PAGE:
HomeLocal NewsZanu PF, MDC join hands against Posa

Zanu PF, MDC join hands against Posa

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In a major volte face, Zanu PF MPs who have in the past dug in their heels against any amendment to the Public Order and Security Amendment Bill meant to sweeten the draconian Public Order and Security Act (Posa) on Tuesday agreed the oppressive law should be amended.

POSA is a repressive law borne out of the colonial Law and Order (Maintenance) Act (Loma), which was crafted by the Ian Smith regime to suppress freedom of expression, movement and opposition politics by Africans.

After independence in 1980 however, the Zanu PF government did not remove the oppressive provisions of the Act but simply amended and kept most of it for a rainy day.

And indeed Posa has been used to suppress basic freedoms especially political gatherings by the MDCs where the police have denied them those rights arguing the political parties needed to seek permission from them instead of simple notification.

Zvishavane MP Obert Matshalaga (Zanu PF) and Mberengwa East MP Makhosini Hlongwane (Zanu PF) said the proposed amendments to Posa were a welcome move that would guarantee that freedom of assembly and speech as well as other freedoms were not trampled upon.

The lawmakers made the remarks during the Second Reading Stage of the Public Order and Security Amendment Bill, which was brought to the House of Assembly as a private member’s Bill by MDC-T Chief Whip Innocent Gonese.

The move by Zanu PF took the MDC-T MPs by surprise because they had expected fierce opposition on the proposed amendments to the Bill.

Matshalaga said as the new amendments were being made, the government should ensure that law enforcement agents were equipped to respond to emergencies as they did not have the financial capacity and resources to do so.

“As we support this Bill, we must also support those whose responsibility it is to ensure that we exercise this freedom of association,” said Matshalaga.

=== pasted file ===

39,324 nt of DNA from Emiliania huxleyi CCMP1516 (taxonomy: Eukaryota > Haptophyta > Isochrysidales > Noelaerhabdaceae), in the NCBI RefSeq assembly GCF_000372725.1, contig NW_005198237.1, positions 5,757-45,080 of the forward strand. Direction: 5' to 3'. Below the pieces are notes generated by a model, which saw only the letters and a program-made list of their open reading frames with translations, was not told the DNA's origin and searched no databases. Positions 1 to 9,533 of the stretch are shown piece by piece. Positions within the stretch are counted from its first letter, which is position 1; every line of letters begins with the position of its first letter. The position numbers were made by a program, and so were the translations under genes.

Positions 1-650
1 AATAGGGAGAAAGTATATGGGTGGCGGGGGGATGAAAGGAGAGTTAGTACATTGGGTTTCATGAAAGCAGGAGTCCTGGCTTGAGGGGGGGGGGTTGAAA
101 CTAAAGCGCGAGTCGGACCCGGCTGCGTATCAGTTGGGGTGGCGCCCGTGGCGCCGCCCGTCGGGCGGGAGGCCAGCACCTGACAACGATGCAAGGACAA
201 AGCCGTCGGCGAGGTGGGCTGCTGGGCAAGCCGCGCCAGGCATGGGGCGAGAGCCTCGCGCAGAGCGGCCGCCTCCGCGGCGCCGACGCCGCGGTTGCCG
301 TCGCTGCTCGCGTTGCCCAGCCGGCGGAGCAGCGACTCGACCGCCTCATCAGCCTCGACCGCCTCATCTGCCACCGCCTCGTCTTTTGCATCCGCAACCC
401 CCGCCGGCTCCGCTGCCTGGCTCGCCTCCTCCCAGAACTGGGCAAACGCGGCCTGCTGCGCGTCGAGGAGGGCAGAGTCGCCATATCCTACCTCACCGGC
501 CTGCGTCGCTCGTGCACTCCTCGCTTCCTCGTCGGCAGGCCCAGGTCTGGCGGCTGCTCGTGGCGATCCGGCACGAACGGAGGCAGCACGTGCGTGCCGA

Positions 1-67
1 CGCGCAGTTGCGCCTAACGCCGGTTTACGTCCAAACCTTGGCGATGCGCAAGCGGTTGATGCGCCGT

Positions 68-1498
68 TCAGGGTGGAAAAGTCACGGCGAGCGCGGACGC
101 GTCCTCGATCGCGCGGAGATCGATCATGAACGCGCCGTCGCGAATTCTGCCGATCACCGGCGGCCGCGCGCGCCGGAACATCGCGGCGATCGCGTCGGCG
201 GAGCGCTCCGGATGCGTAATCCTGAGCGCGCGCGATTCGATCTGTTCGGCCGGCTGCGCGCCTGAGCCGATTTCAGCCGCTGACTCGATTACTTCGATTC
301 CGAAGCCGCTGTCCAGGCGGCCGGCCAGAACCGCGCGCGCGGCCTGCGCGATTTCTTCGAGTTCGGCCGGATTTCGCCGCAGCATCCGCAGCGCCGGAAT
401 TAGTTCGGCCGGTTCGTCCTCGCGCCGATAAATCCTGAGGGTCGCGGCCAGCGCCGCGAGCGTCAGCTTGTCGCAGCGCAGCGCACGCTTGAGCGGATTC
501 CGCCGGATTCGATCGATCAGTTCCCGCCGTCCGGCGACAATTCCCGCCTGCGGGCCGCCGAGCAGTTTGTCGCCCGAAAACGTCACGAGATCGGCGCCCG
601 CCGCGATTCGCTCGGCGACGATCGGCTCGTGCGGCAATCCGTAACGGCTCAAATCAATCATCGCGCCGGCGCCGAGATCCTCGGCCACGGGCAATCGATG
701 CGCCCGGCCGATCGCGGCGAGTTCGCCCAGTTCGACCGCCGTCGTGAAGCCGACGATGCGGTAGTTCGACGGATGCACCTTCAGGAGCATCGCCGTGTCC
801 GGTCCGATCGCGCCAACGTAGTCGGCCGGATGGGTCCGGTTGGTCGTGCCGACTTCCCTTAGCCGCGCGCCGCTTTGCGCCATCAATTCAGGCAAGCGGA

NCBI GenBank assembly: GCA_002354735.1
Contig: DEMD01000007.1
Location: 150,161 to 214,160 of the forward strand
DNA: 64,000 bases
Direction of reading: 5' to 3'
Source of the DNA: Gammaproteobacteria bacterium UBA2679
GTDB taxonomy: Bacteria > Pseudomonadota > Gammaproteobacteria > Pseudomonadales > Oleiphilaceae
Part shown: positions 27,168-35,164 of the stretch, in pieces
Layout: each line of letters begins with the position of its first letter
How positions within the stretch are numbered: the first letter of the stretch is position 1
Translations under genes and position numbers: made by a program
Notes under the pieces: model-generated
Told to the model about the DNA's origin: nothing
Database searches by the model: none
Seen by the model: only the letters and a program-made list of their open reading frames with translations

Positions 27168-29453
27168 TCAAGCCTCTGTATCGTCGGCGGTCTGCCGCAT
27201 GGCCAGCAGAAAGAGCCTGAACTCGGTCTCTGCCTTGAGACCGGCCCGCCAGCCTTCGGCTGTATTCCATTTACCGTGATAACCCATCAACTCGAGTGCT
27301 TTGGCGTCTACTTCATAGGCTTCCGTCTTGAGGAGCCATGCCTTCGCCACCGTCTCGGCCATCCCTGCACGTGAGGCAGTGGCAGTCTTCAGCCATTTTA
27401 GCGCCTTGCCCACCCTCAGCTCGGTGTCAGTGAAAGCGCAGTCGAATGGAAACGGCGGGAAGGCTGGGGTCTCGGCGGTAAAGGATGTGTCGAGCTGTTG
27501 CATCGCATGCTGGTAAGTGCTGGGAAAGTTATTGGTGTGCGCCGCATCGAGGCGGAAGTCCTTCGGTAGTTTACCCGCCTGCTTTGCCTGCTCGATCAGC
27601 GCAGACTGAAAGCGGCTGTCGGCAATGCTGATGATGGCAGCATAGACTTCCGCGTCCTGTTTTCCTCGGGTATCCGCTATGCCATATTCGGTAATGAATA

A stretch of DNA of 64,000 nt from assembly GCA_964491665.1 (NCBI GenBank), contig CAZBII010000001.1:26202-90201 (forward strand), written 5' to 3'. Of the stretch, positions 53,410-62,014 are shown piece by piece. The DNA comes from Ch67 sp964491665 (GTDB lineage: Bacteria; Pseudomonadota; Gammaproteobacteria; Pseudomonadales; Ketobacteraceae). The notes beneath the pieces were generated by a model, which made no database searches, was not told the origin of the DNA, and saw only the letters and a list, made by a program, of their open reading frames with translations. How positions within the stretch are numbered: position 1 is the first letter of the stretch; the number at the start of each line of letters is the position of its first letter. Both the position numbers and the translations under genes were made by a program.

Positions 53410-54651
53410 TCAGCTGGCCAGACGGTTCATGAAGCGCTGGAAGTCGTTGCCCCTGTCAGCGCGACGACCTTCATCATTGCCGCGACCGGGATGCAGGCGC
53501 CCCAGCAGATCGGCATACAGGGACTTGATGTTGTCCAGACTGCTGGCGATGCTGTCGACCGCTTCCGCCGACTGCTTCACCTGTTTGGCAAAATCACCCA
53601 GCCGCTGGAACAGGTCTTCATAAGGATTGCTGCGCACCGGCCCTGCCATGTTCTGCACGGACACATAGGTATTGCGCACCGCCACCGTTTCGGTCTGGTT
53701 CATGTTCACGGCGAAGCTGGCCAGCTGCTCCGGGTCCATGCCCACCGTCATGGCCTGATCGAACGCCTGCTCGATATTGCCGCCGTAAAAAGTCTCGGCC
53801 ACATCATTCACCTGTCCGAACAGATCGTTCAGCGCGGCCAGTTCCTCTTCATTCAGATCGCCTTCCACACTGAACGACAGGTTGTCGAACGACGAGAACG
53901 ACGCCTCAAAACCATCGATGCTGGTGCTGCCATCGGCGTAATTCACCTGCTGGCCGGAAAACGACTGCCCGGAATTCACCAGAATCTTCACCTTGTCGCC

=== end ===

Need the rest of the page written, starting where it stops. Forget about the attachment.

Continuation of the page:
“Enforcement of the rule of law is costly and currently our law enforcement agents do not have the necessary support even to respond to traffic accidents.”

Hlongwane said Zanu PF fought so that people attained different kinds of freedom and it was imperative to ensure people enjoyed those freedoms.

“We support the amendments to Posa. Zanu PF liberated this country and therefore brought these freedoms.

What it means is we must show our interest by preserving what we fought for,” said Hlongwane.

Gonese welcomed the support from Zanu PF MPs as he had not anticipated they would do so.

“I say that there is a new spirit in this august House and I believe this is going to be the start of good things to come,” he said.

The Bill passed through the Second Reading Stage and will today go through the Committee Stage where it would be scrutinised on every clause.

Before it goes through Committee Stage, Gonese will on Wednesday propose another amendment, which he said MPs and the Parliamentary Legal Committee had unanimously agreed to.

“The amendment will further improve the contents of the Bill,” said Gonese.

Bulawayo East MP Thabitha Khumalo (MDC-T) said during debate that it was important for the legislature to stop the culture of preaching peace while they practiced war.

Bulawayo South MP, Eddie Cross (MDC-T), said the amendments to the Bill should be supported as that would remove elements that hindered democracy.

His sentiments were echoed by Magwegwe MP Felix Sibanda (MDC-T) who said the House should unanimously support the Bill as any oppressive piece of legislation would also affect those who crafted it if political tables turned.

Posa had been a tool used by the Zanu PF government to suppress freedom of speech and association by Zimbabweans.

During the past decade, hundreds of opposition supporters and civic rights groups have fallen victim of this draconian law.

They were arbitrarily arrested, thrown in jails, sometimes being released without trial and, in those cases that went to court, very few were convicted.

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